The Texas Department of Transportation (TxDOT) had a problem.
It was costing $20m a year to clean up litter left on their highways.
Every year they ran ad campaigns saying things like “Keep America beautiful” and “Stop litter in Texas” but these did nothing.
And the problem was increasing 17% year on year.
The commissioner, John Austin, asked ad agency GSD&M for help.
GSD&M’s Tim McClure asked researcher Daniel B Syrek to define the problem for them.
He said most of the highway litter came from young men aged 18-24.
Cruising around in their pick-ups, throwing beer cans and fast-food trash out the window.
They were young and rebellious and the litter was someone else’s problem.
And McClure realised the current ads just weren’t talking these people’s language.
These young men didn’t connect with littering or keeping America beautiful.
He had to talk to them in their own language.
And he remembered, when he was a child, his mum would say “This room is a mess” or “Clear up this mess” or “Whose mess is this?”
And he thought, that’s it – that’s the language people use.
And so he wrote: “Don’t mess with Texas.”
It was not only the right language, it was the right attitude: cocky and challenging.
But getting the board of the TxDOT to see that was another matter.
McClure says: “They were all about 107 years old. One member said to us, ‘Can’t you at least say please?’ And I said no, that would ruin it.”
Eventually, Don Clark, director of travel and information, overruled the board and ran it.
To get it into the language, they began giving away bumper stickers in truck stops and diners the target market used.
Then the next year, the TV campaign launched.
During the 50th Annual Cotton Bowl, Stevie Ray Vaughan picked out a blues track on his guitar while the voiceover said: “Each year we spend over $20m picking up trash along our Texas highways. Messing with Texas isn’t just an insult to the Lone Star state, it’s a crime.”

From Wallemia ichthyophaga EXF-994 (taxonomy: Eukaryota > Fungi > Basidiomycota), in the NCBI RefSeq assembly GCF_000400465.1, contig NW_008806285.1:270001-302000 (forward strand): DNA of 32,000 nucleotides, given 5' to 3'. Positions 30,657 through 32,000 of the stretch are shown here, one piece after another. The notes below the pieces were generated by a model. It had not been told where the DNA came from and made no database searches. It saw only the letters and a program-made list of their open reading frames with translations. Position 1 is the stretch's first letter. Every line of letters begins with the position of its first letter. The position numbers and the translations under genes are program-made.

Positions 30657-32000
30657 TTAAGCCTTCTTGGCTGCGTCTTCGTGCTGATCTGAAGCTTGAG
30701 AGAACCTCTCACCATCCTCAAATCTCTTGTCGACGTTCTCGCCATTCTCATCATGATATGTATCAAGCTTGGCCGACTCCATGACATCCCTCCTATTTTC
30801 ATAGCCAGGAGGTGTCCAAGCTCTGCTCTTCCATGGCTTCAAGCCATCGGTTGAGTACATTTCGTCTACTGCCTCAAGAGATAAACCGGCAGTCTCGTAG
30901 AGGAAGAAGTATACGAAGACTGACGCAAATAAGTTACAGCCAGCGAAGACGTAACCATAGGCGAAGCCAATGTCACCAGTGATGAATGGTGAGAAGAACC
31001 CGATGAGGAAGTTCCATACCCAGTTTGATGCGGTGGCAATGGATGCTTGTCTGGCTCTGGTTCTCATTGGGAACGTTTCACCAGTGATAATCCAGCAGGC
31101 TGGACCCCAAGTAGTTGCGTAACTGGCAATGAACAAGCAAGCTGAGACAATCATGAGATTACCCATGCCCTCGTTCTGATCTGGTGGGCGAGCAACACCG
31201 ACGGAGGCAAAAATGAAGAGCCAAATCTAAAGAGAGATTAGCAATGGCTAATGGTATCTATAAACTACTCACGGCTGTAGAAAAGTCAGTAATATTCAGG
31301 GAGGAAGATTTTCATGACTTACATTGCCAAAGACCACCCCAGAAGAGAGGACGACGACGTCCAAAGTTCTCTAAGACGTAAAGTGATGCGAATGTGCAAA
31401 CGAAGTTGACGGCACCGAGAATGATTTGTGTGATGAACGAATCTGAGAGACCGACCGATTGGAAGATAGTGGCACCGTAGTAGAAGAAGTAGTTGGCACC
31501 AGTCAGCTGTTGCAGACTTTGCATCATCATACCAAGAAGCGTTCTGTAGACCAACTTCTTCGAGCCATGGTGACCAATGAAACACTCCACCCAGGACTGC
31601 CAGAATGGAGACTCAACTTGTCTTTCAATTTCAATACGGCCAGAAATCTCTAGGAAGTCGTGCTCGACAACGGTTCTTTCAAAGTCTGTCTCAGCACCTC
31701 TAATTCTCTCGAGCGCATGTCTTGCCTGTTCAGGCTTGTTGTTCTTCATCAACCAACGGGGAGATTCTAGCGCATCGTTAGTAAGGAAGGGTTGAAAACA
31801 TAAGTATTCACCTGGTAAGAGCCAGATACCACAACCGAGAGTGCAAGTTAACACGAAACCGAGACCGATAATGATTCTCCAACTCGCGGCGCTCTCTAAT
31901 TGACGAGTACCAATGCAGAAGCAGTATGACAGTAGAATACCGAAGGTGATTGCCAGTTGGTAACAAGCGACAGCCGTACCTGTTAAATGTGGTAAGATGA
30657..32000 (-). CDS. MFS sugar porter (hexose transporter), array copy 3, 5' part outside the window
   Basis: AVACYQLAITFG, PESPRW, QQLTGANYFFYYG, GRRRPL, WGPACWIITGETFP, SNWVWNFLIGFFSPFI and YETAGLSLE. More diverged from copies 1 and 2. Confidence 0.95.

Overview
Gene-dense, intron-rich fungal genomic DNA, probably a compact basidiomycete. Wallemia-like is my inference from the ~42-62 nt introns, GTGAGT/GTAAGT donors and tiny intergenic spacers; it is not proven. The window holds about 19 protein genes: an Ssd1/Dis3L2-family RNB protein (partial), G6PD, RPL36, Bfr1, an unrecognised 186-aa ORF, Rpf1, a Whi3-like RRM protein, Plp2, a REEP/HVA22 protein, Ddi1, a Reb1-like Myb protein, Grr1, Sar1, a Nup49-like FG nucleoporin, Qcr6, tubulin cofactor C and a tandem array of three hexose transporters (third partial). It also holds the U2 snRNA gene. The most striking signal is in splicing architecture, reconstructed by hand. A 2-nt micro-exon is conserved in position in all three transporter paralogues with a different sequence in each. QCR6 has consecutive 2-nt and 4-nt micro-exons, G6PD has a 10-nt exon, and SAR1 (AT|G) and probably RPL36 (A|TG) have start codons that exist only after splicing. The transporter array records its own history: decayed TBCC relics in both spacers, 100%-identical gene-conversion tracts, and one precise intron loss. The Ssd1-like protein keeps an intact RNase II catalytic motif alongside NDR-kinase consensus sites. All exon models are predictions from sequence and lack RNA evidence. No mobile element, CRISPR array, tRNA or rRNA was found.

Then Vaughan looked at the camera and said: “Don’t mess with Texas.”
Suddenly everyone wanted that line on badges, T-shirts, hats, bumper stickers.
And every famous Texan wanted to be seen in an ad with that line.
Over the next 12 years they made 26 TV commercials with people who were proud to be Texans, like: Willie Nelson, Matthew McConaughey, George Foreman, Chuck Norris, LeeAnn Rimes, George Strait, Asleep at the Wheel, The Fabulous Thunderbirds.
Even the future president of America, George W Bush, used it in a speech.
So how did talking to people in their own language work as an ad campaign?
In the first year the campaign ran, there was a 29% decrease in litter.
In the second year, there was a 54% decrease in litter.
And by the third year, there was a 72% decrease in litter.
All by talking to people in the language they used, instead of the language the board of the TxDOT thought they should use.
By talking to people instead of talking at people.
Suddenly people could identify with it and were proud and happy to use it.
That’s how you get a campaign to go viral – it doesn’t take money, it takes brains.
And it takes a willingness to get inside your audience’s head and speak like they do.
In a way that makes sense to them, instead of sounding like a lecture.
That’s how you get them to do what you want.
By understanding what they want.
(Dave Trott is the author of Creative Blindness and How to Cure It, Creative Mischief, Predatory Thinking and One Plus One Equals Three. This article first appeared on CampaignLive.co.uk)